Definitions in deep water soloing
From 'armchair landing' to 'body slap' to tide times, it's all explained here...

Definitions in deep water soloing

  • Armchair landing - The required landing position upon entering shallow water from height
  • Body slap - Loosely applies to any untidy landing, e.g. one in which a slapping noise is heard
  • Chalking stick - The contraption used for chalking holds before that moment of commitment, usually in the caves.
  • DWS - Deep Water Soloing. Rather cutely referred to by Rock & Ice editorship as 'above water soloing'.
  • Enema - What occurs when the legs are left a little apart upon landing! Best avoided as it's uncomfortable and messy.
  • Inverted - The nature of the climbing on some of the wilder, upside-down routes, especially crux roof sections.
  • Neap tides - These represent the smallest tide deviations of the month; mediocre highs, usually at around midday times.
  • Shallow water solo - Yep, not quite enough of the wet stuff. Hopefully a bit safer than a theoretical! Usually S3 (see Grading).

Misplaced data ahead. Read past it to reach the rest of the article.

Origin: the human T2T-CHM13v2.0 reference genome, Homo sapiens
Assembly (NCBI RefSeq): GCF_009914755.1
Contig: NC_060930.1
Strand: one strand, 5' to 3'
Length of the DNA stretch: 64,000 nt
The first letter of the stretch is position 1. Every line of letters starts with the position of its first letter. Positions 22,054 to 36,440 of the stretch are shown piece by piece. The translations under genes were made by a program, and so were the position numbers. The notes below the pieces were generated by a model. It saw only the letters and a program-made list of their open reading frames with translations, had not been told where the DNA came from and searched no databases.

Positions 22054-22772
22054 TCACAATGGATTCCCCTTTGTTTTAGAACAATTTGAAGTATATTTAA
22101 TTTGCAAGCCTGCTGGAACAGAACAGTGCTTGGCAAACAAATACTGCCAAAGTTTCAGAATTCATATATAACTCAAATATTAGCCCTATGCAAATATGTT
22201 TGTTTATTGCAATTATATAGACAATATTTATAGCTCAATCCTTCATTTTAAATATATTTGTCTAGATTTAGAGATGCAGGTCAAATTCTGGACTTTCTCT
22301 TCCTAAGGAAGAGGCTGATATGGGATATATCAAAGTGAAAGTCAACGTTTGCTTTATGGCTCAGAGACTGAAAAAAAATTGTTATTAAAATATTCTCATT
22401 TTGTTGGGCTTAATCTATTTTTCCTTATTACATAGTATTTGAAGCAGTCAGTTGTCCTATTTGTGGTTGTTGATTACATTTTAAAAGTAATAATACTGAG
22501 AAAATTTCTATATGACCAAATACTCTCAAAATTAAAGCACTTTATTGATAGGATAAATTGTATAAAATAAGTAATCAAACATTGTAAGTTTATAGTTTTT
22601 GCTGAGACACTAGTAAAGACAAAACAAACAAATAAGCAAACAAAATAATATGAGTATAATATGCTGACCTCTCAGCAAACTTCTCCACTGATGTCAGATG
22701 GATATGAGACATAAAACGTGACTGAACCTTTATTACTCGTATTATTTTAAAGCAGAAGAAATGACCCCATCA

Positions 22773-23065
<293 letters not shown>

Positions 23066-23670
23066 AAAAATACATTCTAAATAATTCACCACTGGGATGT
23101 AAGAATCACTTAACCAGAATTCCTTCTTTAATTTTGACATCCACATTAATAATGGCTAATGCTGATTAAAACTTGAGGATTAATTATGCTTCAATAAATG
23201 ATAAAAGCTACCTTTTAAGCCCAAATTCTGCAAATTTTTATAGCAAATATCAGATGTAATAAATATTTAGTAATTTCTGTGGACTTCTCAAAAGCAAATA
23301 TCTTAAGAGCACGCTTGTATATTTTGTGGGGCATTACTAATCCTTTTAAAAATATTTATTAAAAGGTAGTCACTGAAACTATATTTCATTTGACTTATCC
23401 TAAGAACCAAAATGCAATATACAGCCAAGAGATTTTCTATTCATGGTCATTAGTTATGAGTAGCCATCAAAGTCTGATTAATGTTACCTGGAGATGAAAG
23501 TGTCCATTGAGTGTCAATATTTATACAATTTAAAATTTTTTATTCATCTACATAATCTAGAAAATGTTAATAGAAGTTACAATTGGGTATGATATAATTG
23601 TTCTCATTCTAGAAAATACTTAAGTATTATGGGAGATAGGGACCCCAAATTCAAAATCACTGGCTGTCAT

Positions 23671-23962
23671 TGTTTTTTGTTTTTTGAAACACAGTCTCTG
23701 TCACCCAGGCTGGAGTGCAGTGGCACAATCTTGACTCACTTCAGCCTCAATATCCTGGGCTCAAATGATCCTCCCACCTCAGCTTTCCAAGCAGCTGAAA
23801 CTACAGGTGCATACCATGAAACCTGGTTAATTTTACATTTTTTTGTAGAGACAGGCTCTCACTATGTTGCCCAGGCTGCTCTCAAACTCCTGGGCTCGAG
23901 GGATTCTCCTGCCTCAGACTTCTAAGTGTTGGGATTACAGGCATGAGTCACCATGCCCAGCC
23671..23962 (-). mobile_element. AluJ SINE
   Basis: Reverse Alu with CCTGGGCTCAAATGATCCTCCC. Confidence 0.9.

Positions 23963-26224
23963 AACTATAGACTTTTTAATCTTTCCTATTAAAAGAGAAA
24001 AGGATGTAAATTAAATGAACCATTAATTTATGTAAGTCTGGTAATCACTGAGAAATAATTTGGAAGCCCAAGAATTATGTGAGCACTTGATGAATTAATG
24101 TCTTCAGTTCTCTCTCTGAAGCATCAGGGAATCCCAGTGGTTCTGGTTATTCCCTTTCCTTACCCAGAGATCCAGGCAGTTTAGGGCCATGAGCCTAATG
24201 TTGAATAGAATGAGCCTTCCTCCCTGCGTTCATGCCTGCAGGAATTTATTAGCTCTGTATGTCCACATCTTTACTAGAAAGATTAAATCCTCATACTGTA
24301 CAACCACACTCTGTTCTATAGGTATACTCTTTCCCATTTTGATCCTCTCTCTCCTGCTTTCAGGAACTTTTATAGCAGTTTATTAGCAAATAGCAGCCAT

• Splashdown - The moment of falling into the water!
  • Spring tides - These represent the biggest tide deviations of the month; the biggest highs and the lowest of the lows, with the best highs early and late in the day.
  • Swim-in - A route which usually needs to be tackled after a swim to the start.
  • Theoretical solo - A route which could conceivably be labelled a DWS; generally a little too high, or maybe a little too shallow... strictly, one of these might find itself a little outside the parameters of the S grading system (see Grading).
  • Tide timetable - An annual booklet, giving all projected tide movements in a given region.
  • Venue - Any area or crag which offers DWS climbing, whether realised or not.


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